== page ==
GREAT BOUDOIR COLLECTIONS are few and far between. My friend Jenny AKA Fizzylike has what I consider to be a great boudoir collection. She has bought many dolls from me and her collection has grown over the years. Her collection is 2die4 and she has made my list of top B'doll collectors. I'll post more of her decadent dollies later. If you have a doll you would like me to post a picture of send it to me ; ) .
This gorgeous new bag was made for custom for a client and we are making only two more. It's far more elaborate than the original. It took 3 days to make. This is a couture item. The details are amazing. It's also larger than the original. Her turban has old tiny ostrich feathers. The bag is striped lame' and satin with lace lining and metallic lace trim.
I'm so into this Morocco style garb right know. I just bought tons of deco rugs and put them every which way in my house. Love it and you might see a little of this influence in our December line. I bought the sickest fabrics today from my friends Euro shipment.....god I'm in textile heaven right now! This picture is what I'm doing at the moment.....fun huh?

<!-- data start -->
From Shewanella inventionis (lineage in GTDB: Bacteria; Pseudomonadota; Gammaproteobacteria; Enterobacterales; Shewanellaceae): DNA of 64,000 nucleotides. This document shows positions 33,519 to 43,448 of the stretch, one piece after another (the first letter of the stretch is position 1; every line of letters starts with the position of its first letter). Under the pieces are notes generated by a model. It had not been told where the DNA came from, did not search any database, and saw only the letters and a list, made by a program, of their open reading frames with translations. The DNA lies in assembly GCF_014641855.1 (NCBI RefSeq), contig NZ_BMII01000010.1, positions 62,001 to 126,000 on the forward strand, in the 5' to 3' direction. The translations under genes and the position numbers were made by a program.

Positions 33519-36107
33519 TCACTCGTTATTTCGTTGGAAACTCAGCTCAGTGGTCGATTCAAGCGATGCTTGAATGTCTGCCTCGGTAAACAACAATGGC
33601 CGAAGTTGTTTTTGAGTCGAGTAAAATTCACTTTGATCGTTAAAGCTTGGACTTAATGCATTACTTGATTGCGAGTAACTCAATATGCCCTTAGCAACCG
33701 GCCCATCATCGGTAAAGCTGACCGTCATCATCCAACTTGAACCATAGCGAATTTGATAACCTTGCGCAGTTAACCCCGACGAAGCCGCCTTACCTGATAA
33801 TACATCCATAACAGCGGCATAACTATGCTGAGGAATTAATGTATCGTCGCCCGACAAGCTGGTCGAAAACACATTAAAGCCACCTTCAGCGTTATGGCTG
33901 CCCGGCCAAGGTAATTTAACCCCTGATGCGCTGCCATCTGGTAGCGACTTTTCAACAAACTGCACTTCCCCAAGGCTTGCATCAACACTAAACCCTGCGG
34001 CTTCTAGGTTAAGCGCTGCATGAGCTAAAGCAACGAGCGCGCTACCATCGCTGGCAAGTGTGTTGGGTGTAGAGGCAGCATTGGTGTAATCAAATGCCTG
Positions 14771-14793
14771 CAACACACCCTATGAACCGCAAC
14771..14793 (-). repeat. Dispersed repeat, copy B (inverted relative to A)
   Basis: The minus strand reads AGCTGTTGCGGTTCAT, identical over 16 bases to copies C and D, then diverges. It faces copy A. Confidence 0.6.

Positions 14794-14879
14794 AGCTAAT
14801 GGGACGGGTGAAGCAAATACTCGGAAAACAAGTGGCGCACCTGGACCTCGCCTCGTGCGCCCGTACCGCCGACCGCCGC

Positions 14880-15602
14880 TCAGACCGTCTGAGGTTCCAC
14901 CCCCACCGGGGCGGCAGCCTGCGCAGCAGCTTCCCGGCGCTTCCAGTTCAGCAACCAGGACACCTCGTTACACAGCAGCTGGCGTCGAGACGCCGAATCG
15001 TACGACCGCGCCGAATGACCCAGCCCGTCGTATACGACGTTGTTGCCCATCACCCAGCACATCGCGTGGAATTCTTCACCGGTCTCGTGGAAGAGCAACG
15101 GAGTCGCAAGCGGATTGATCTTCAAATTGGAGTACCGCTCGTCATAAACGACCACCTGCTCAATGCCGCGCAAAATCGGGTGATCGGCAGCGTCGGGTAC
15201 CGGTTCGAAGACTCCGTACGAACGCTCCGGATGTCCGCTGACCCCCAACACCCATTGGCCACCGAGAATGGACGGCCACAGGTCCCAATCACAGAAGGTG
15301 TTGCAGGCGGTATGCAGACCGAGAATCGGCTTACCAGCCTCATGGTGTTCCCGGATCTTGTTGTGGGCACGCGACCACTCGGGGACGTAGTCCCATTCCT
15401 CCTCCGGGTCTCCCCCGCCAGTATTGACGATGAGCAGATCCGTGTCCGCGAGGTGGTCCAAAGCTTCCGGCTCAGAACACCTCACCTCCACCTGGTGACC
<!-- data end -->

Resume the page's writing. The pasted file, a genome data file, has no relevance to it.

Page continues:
‘The Biba Look’ or 'Dudu Look' was ‘fresh little foals with long legs, bright faces and round dolly eyes.’ Barbara Hulanicki describes her customers as ‘postwar babies who had been deprived of nourishing protein in childhood and grew up into beautiful skinny people: a designer's dream. It didn’t take much for them to look outstanding.’ These women were mostly teenagers or twenty year olds, who wanted to have clothes that looked good on them. All the Biba girls remember how women over thirty years old were considered old in the Biba store, and probably felt isolated as these girls felt in other stores. The employees were from the same demographic; among them at one point was a young Anna Wintour, later editor of Vogue. The Biba look consisted of what Hulanicki called "Auntie Colours" - Hulanicki described them as ‘look[ing] like a funeral.’ These colours were blackish mulberries, blueberries, rusts and plums. Biba smocks were uncomfortable and ‘itched’ and stopped women’s arms from bending - something that did not stop customers from buying the clothes, which had become the uniform of the era - with the added bonus of that whatever you bought, you could always get accessories to match. Miniskirts were causing a scene of their own, every week they got shorter ‘I thought surely we couldn’t shorten them any more, but magically there were a few old inches to go’ . Although Mary Quant was the first British designer to show the mini skirt, Biba was responsible for putting it on the high street and as miniskirts were in fashion, everything needed to be associated with them. Biba spread out into children’s wear after the second store was opened - inspired by the birth of Hulanicki's son Witold in 1967. Soon after his birth Hulanicki started designing children’s clothes. Uninspired by the traditional baby blue and pink ‘toweling suits or those prissy looking woolly jumpers and bonnets’ for babies she wanted her baby to wear ‘purple and black and other Auntie Colours’ . Soon Biba babies started to appear in the streets with their Biba mothers. Marketing strategy